Tulane and Xavier Universities have singled out the environment as a major strategic focus for research and training for now and by the year 2000. In December, 1992, the Tulane/Xavier CBR was awarded a five year grant to study pollution in the Mississippi River system. The ''Hazardous Materials in Aquatic Environments of the Mississippi River Basin'' project is a broad research and education program aimed at elucidating the nature and magnitude of toxic materials that contaminate aquatic environments of the Mississippi River Basin. Studies include defining the complex interactions that occur during the transport of contaminants, the actual and potential impact on ecological systems and health, and the mechanisms through which these impacts might be remediated. The Mississippi River Basin represents a model system for analyzing and solving contamination problems that are found in aquatic systems world-wide. These research and education projects are particularly relevant to the US Department of Energy's programs aimed at addressing aquatic pollution problems associated with DOE National Laboratories. First year funding supported seven collaborative cluster projects and twelve initiation projects. This report summarizes research results for period December 1992--December 1993

  4. Effect of low pH on the survival and emergence of aquatic insects

    Energy Technology Data Exchange (ETDEWEB)

    Bell, H L

    1971-01-01

    Mature larvae and nymphs of 9 species of aquatic insects (dragonflies, stoneflies, caddisflies, and mayfly) were tested in the laboratory at pH values from 1.0 to 7.0. The tl/sub 50/ values (pH at which 50 per cent of the organisms died) at 30 days ranged from pH 2.45 (Brachycentrus americanus) to pH 5.38 (Ephemeralla subvaria). The range at which 50 per cent of the insects emerged was pH 4.0 -5.9. The 9 species tested were all more sensitive to low pH during the period of emergence.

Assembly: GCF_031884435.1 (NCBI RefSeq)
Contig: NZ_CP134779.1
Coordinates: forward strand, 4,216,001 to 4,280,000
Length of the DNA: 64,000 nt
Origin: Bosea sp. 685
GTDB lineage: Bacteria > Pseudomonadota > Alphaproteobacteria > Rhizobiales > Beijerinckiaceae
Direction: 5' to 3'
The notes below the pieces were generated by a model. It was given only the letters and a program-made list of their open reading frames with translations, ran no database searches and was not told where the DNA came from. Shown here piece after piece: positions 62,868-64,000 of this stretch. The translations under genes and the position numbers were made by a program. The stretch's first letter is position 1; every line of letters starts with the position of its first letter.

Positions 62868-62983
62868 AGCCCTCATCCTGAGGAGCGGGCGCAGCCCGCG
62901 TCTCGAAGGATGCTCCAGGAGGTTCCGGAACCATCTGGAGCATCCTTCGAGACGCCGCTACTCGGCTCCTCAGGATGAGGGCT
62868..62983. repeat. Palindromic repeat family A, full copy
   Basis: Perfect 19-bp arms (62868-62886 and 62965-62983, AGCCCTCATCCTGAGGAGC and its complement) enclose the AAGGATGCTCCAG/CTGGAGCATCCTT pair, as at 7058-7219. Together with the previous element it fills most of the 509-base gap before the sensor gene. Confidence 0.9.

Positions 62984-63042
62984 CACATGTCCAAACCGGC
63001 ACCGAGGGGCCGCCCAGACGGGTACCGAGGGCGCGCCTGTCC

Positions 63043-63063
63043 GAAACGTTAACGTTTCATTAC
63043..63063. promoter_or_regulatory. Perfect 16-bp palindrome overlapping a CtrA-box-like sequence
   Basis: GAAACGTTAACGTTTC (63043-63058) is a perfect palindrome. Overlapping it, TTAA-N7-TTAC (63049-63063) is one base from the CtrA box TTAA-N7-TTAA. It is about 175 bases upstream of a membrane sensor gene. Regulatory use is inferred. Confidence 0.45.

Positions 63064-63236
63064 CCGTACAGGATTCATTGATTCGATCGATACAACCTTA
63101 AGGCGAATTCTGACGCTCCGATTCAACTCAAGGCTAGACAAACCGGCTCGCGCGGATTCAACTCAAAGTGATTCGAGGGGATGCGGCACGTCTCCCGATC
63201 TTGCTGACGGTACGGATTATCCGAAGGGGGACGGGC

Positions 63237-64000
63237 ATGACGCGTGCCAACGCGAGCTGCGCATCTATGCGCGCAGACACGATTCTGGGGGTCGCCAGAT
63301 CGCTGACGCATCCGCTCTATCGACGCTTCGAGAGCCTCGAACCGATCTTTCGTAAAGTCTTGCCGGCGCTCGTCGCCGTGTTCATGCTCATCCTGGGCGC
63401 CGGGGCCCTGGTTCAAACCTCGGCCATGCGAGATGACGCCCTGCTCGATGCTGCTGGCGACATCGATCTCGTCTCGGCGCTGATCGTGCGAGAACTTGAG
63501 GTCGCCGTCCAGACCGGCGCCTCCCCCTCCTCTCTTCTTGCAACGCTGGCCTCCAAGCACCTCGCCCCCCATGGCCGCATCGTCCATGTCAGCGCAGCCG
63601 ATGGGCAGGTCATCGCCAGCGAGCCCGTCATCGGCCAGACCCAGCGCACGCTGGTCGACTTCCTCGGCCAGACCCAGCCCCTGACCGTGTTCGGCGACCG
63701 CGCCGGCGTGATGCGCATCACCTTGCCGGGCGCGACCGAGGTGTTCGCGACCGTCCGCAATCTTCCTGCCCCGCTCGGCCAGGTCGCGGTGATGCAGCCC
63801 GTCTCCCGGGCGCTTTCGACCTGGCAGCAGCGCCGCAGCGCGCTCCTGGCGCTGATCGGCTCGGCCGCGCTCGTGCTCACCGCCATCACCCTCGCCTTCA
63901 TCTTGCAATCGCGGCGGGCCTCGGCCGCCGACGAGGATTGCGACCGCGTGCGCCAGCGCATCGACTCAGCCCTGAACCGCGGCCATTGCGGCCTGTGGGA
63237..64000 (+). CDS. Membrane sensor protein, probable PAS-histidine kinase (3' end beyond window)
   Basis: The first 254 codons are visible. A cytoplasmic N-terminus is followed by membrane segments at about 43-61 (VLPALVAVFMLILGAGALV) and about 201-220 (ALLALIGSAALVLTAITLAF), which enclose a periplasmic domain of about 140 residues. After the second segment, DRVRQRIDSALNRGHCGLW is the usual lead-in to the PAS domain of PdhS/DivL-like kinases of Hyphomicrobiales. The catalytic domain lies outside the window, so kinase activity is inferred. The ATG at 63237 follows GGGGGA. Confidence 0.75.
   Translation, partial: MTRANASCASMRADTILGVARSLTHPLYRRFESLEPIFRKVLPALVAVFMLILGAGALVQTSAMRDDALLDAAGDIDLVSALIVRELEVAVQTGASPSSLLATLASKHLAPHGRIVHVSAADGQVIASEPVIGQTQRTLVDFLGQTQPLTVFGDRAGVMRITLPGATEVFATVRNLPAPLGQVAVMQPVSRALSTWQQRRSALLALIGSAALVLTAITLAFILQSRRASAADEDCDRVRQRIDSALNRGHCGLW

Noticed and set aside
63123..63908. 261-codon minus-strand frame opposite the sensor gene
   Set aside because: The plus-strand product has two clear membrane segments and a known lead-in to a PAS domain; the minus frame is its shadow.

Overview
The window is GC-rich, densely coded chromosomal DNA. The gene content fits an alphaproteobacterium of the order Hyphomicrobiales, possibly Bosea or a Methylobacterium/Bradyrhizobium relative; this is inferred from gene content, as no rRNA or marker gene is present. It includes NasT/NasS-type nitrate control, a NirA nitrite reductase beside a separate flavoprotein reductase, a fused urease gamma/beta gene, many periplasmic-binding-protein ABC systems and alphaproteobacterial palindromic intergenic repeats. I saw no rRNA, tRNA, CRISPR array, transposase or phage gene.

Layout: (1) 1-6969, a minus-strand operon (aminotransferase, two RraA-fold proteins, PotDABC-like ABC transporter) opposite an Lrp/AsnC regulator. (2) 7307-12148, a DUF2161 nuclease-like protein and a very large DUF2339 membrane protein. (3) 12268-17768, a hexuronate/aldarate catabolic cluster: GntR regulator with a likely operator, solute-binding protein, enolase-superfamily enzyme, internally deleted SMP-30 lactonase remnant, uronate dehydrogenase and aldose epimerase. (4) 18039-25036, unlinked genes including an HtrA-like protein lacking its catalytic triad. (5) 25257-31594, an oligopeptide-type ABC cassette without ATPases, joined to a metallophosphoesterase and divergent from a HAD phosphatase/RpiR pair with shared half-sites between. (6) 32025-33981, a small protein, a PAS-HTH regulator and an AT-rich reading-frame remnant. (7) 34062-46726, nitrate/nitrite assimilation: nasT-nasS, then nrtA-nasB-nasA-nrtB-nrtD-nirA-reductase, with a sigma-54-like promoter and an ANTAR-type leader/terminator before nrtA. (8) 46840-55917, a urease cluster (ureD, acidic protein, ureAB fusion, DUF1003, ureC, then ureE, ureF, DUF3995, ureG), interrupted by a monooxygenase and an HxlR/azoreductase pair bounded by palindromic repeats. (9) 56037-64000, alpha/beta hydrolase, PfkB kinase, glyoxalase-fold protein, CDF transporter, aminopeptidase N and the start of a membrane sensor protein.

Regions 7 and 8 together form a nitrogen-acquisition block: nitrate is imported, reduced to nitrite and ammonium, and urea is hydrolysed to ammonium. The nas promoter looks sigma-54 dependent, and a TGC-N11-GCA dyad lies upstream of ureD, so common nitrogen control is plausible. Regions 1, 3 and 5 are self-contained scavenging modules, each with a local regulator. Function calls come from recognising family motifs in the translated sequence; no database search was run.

5. Recovery of aquatic insect-mediated methylmercury flux from ponds following drying disturbance.

    Science.gov (United States)

    Chumchal, Matthew M; Drenner, Ray W; Greenhill, Frank M; Kennedy, James H; Courville, Ashlyn E; Gober, Charlie A A; Lossau, Luke O

    2017-08-01

    Small ponds exist across a permanence gradient, and pond permanence is hypothesized to be a primary determinant of insect community structure and insect-mediated methylmercury (MeHg) flux from ponds to the surrounding terrestrial landscape. The present study describes the first experiment examining the recovery of insect-mediated MeHg flux following a drying disturbance that converted permanent ponds with insectivorous fish to semipermanent ponds without fish. Floating emergence traps were used to collect emergent insects for 10 wk in the spring and summer from 5 ponds with fish (permanent) and 5 ponds that were drained to remove fish, dried, and refilled with water (semipermanent). During the 73-d period after semipermanent ponds were refilled, total MeHg flux from semipermanent ponds was not significantly different than total MeHg flux from permanent ponds, indicating that insect-mediated MeHg flux had rapidly recovered in semipermanent ponds following the drying disturbance. Methylmercury fluxes from dragonflies (Odonata: Anisoptera) and phantom midges (Diptera: Chaoboridae) were significantly greater from newly refilled semipermanent ponds than permanent ponds, but the MeHg fluxes from the other 8 emergent insect taxa did not differ between treatments. The present study demonstrates the impact of drying disturbance and the effect of community structure on the cross-system transport of contaminants from aquatic to terrestrial ecosystems. Environ Toxicol Chem 2017;36:1986-1990. © 2017 SETAC. © 2017 SETAC.